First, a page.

As long as cash saving rates remain stagnant, informed investors will look for ways to find a good return on their investments. Some investors now are looking at the advantages of placing property funds into their ISA portfolio.
This trend is being backed up by property funds who are looking promote a higher return for ISA holders. For funds that feature UK property ISA investors can expect to be charged around a 1 per cent annual management fee and up to a 6 per cent return (Figures vary between ISA’s).
The new maximum initial ISA allowance is £15,000 and some of these property funds are seeing spectacular annual returns of 12 per cent based on projected property growth and rental income. This would mean that canny investors would see a tax free pay-out of £12,150 at the end of a five-year term.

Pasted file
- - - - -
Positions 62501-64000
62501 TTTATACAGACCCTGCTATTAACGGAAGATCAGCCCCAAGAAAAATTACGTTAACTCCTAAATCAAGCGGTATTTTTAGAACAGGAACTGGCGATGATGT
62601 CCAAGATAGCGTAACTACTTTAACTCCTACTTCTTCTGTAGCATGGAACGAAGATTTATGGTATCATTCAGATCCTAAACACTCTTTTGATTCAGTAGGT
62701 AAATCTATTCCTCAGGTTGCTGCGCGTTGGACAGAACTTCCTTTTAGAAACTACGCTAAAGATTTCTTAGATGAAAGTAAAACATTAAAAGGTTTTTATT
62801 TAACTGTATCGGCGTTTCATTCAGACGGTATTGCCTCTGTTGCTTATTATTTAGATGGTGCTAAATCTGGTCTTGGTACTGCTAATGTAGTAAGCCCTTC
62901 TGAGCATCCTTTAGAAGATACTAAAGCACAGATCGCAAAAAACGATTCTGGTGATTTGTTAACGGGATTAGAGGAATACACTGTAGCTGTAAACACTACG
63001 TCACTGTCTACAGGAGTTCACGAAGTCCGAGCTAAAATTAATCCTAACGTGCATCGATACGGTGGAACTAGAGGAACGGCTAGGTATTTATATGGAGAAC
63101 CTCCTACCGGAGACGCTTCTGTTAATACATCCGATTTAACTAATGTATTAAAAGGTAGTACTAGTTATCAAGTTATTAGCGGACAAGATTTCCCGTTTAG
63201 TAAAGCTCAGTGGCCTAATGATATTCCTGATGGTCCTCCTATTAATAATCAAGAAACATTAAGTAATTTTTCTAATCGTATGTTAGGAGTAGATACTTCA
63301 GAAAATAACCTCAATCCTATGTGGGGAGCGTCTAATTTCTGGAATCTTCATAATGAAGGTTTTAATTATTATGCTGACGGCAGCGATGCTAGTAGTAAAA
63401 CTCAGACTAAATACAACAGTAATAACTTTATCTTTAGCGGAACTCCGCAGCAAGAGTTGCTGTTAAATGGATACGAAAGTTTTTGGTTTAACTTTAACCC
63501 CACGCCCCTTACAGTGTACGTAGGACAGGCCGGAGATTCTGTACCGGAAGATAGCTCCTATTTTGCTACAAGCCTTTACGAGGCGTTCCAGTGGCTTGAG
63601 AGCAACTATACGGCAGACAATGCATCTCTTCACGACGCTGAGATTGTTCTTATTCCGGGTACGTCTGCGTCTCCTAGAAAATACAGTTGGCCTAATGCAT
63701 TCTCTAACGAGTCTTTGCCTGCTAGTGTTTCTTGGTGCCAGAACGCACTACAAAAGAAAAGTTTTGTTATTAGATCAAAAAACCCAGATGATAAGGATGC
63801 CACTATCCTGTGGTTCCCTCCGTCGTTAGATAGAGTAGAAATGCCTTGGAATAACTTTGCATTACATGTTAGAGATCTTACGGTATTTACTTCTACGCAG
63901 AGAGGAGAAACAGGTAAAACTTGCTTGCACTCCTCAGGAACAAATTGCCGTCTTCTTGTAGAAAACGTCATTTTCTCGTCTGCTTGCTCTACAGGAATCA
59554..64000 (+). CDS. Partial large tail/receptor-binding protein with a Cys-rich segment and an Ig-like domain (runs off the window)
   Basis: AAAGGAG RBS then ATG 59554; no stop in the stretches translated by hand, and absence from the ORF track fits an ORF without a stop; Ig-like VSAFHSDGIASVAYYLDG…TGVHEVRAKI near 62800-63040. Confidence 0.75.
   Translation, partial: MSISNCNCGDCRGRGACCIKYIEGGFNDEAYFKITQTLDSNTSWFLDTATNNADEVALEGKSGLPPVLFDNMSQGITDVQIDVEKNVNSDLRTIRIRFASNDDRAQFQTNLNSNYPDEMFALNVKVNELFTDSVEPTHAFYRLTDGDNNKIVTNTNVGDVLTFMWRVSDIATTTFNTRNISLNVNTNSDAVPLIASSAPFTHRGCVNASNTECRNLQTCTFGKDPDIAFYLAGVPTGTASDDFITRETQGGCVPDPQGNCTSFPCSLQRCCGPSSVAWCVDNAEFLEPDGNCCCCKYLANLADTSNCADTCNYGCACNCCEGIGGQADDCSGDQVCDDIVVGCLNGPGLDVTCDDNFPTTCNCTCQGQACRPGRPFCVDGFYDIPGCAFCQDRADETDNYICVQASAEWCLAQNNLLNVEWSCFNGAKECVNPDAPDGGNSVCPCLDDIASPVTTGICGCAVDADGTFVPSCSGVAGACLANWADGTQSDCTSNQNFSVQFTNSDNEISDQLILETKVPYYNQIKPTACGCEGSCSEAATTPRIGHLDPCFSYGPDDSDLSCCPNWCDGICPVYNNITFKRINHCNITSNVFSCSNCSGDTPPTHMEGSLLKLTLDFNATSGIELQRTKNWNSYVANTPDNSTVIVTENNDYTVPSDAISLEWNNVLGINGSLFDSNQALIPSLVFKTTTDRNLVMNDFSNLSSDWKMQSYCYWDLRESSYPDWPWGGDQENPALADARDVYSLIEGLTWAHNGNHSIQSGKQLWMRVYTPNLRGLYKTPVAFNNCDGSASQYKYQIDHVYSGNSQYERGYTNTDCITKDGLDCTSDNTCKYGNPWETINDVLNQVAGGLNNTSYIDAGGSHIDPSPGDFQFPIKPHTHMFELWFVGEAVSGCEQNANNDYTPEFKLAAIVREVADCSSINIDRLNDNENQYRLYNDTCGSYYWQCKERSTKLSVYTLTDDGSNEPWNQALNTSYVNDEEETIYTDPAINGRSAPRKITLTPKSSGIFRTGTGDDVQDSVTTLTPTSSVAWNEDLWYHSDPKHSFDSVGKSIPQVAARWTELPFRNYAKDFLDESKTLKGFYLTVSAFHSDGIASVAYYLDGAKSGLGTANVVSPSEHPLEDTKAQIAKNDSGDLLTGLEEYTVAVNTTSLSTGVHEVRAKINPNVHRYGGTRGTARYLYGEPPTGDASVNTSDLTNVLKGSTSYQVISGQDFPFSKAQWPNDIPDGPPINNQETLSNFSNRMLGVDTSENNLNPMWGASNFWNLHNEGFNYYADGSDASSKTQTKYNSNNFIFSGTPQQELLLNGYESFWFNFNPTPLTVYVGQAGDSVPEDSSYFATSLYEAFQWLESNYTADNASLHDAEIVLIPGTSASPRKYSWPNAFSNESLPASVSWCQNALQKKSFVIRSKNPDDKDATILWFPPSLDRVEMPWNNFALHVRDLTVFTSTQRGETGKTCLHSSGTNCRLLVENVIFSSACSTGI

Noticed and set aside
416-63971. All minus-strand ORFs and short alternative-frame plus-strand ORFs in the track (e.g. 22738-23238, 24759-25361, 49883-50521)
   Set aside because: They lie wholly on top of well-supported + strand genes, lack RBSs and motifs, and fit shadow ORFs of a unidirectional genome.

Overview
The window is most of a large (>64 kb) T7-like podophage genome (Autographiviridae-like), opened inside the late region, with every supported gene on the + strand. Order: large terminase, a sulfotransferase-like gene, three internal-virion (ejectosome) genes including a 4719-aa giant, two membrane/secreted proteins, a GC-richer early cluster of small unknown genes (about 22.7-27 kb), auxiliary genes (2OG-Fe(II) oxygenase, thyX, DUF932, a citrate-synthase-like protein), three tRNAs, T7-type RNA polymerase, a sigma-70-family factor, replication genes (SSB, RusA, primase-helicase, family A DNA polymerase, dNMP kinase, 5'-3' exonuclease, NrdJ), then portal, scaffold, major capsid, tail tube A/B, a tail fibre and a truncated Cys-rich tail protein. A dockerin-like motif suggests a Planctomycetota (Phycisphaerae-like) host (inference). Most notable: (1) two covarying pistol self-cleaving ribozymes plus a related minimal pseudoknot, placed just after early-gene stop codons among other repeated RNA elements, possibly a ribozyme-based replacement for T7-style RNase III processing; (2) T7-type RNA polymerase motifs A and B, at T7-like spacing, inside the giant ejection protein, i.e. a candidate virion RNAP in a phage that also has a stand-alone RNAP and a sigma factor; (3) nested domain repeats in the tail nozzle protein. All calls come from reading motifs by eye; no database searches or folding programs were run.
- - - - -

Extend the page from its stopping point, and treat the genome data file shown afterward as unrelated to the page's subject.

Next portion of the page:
This sort of return is unheard of on a cash Nisa. It also gives investors a chance to take part in the London property boom without having to deal with tenants or have the headaches associated with owning bricks and motor stock.
Investors should always be cautious before making any investments, savers should only be looking to sign up to regulated financial products and seek advice from an Independent Financial Advisor before making a decision.
Recent figures from HMRC show a record amount of ISA cash has flowed into stocks and shares in the last year as people wanted to avoid the low returns that cash currently offers.
The Central London property market is an area of continued growth and investors looking for a low cost way of tapping into this market are doing this via the ISA investment route. If you add this to the tax saving advantages of ISAs it’s no wonder than a new generation of investors are looking seriously at property funds.
Simon Morris is a London-based property expert who uses his specialist knowledge of the commercial property sector, to advise UK property investment funds on how to maximise profitability.
For more information on property investments please read Simon’s Guide to Property Investment Options.